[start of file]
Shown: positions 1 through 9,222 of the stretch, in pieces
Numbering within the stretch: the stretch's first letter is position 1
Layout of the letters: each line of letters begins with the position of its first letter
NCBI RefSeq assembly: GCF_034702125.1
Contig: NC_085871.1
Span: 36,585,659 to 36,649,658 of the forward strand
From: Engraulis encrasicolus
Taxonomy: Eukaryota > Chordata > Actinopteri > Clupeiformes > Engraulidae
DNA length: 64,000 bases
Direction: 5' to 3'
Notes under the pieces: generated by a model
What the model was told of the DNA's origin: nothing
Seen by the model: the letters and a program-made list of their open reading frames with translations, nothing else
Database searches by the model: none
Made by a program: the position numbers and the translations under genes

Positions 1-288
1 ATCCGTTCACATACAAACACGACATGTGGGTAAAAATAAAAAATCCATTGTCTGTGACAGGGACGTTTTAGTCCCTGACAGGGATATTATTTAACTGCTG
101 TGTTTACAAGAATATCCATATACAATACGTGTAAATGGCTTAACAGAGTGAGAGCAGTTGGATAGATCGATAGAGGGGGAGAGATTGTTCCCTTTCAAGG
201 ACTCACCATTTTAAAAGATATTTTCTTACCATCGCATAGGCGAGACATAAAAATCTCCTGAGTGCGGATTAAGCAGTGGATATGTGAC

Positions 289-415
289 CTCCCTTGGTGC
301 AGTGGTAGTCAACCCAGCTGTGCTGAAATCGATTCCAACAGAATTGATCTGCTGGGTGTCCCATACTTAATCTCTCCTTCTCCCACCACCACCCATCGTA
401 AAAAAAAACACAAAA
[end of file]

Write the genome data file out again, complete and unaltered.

Shown: positions 1 through 9,222 of the stretch, in pieces
Numbering within the stretch: the stretch's first letter is position 1
Layout of the letters: each line of letters begins with the position of its first letter
NCBI RefSeq assembly: GCF_034702125.1
Contig: NC_085871.1
Span: 36,585,659 to 36,649,658 of the forward strand
From: Engraulis encrasicolus
Taxonomy: Eukaryota > Chordata > Actinopteri > Clupeiformes > Engraulidae
DNA length: 64,000 bases
Direction: 5' to 3'
Notes under the pieces: generated by a model
What the model was told of the DNA's origin: nothing
Seen by the model: the letters and a program-made list of their open reading frames with translations, nothing else
Database searches by the model: none
Made by a program: the position numbers and the translations under genes

Positions 1-288
1 ATCCGTTCACATACAAACACGACATGTGGGTAAAAATAAAAAATCCATTGTCTGTGACAGGGACGTTTTAGTCCCTGACAGGGATATTATTTAACTGCTG
101 TGTTTACAAGAATATCCATATACAATACGTGTAAATGGCTTAACAGAGTGAGAGCAGTTGGATAGATCGATAGAGGGGGAGAGATTGTTCCCTTTCAAGG
201 ACTCACCATTTTAAAAGATATTTTCTTACCATCGCATAGGCGAGACATAAAAATCTCCTGAGTGCGGATTAAGCAGTGGATATGTGAC

Positions 289-415
289 CTCCCTTGGTGC
301 AGTGGTAGTCAACCCAGCTGTGCTGAAATCGATTCCAACAGAATTGATCTGCTGGGTGTCCCATACTTAATCTCTCCTTCTCCCACCACCACCCATCGTA
401 AAAAAAAACACAAAA